(NEW YORK) — A former employee of OceanGate alleged in a 2018 counterclaim lawsuit that he was fired for raising concerns about quality control and testing of potential flaws in the same experimental submersible that went missing this week with its crew and passengers on an underwater tourist venture to see the wreck of the Titanic.
David Lochridge, an engineer and submarine pilot, claimed in his counterclaim against OceanGate that he was hired in 2015 by the Everett, Washington, company to ensure the safety of all crew and clients during the submersible and surface operations of the vessel called Titan. But when he expressed concerns about the design and testing of the minisub’s hull, he said he was terminated by the company.
OceanGate had initially sued Lochridge alleging, among other things, breach of contract, fraud and misappropriation of trade secrets — all claims he denied.
In its lawsuit, OceanGate accused Lochridge of breaching his contract by discussing the company’s confidential information with the Occupational Health and Safety Administration “when he filed a false report claiming that he was discharged in retaliation for being a whistleblower.”
Lochridge and OceanGate settled the dispute out of court in November 2018.
It remains unclear what caused the submersible to go missing or if any of the concerns that Lochridge raised were a factor.
Neither Lochridge nor OceanGate officials could be reached by ABC News for comment.
In the lawsuit, Lochridge, originally from Scotland, claimed that when he joined OceanGate, the company’s chief executive officer, Stockton Rich, tasked him to conduct a quality control inspection to “ensure the safety of all crew and clients during the submersible and surface operations” of the experimental vessel.
But Lochridge, according to the suit, raised concerns about the design of the submersible’s hull, particularly that it was made of carbon fiber instead of a metallic composition.
Lockridge, according to the suit, objected to OceanGate’s and its CEO’s “deviation from an original plan to conduct non-destructive testing and unmanned pressure testing” on the Titan.
“Lockridge disagreed with OceanGate’s position to dive the submersible without any non-destructive testing to prove its integrity and to subject passengers to extreme danger in an experimental submersible,” the suit said.
OceanGate, according to the lawsuit, intended for the Titan to carry passengers to extreme underwater depths of 4,000 meters, “a depth never before reached by an OceanGate manned submersible composed of carbon fiber.”
During one company meeting, issues of quality control with the submersible were raised “as there were evident flaws throughout the build process,” according to the lawsuit.
Lochridge alleged that he requested paperwork from the company’s engineering director “regarding the viewport test result of the viewport for the Titan,” according to the lawsuit.
“Lochridge was met with hostility and denied access to the necessary documentation that should have been freely available as a part of his inspection process,” the lawsuit said.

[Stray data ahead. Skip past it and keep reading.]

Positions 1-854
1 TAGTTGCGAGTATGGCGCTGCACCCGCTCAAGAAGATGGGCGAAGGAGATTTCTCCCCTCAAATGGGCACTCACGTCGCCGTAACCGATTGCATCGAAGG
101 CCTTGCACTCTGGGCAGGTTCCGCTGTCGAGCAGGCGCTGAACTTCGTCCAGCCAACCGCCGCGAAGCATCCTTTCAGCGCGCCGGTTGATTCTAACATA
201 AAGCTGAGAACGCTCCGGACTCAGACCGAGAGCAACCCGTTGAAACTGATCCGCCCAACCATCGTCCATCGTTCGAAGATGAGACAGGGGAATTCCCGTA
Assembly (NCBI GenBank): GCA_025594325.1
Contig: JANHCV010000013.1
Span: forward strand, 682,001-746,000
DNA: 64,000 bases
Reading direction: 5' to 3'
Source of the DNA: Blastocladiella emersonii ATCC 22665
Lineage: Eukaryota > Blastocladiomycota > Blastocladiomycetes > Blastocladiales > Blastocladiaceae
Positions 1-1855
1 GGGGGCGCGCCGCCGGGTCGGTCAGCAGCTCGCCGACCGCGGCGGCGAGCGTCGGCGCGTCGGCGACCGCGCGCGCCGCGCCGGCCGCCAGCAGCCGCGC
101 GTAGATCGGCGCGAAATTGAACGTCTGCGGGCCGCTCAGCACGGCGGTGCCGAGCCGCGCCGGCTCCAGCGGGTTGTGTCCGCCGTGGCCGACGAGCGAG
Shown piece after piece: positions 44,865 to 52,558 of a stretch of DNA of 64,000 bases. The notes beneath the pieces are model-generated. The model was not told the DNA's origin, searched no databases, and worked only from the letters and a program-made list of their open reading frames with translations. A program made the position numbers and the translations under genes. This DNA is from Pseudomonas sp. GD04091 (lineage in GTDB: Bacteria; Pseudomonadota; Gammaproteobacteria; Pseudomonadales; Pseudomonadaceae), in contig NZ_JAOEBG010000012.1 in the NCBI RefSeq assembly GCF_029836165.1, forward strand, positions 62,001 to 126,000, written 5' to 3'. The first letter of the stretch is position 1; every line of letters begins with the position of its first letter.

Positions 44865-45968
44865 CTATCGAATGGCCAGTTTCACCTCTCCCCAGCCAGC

Because his “verbal communications were ignored,” Lochridge claims he wrote a report, saying, “Now is the time to properly address items that pose a safety risk to personnel.”
He claimed that since his verbal concerns over key items were dismissed, he wrote his inspection report “so there is an official record,” according to the lawsuit.
“In the Inspection Report, Lochridge identified numerous issues that posed serious safety concerns, and offered corrective action and recommendations for each,” the lawsuit stated. “Lochridge primarily expressed concern regarding the lack of non-destructive testing performed on the hull of the Titan.”
Lochridge, according to the lawsuit, was repeatedly told that no scan of the hull or Bond Line could be done to check for delaminations, porosity and voids of sufficient adhesion of the glue being used due to the thickness of the hull.
“Lockridge was told that no form of equipment existed to perform such test,” according to the lawsuit.
According to the suit, on Jan. 19, 2018, a day after he filed his report, Lochridge was called to the meeting with company executives.
“At the meeting, Lochridge discovered why he had been denied access to the viewport information from the Engineering department — the viewport at the forward of the submersible was only built to a certified pressure of 1,300 meters, although OceanGate intended to take passengers down to depths of 4,000 meters,” the lawsuit said. “The paying passengers would not be aware, and would not be informed, of this experimental design, the lack of non-destructive testing of the hull, or that hazardous flammable materials were being used within the submersible.”
Lochridge claimed he again expressed his concerns at the meeting.
“Rather than address his concerns or undergo corrective action to rectify and ensure the safety of the experimental Titan, or utilize a standard classification agency to inspect the Titan, OceanGate did the exact opposite — they immediately fired Lochridge,” the suit said.
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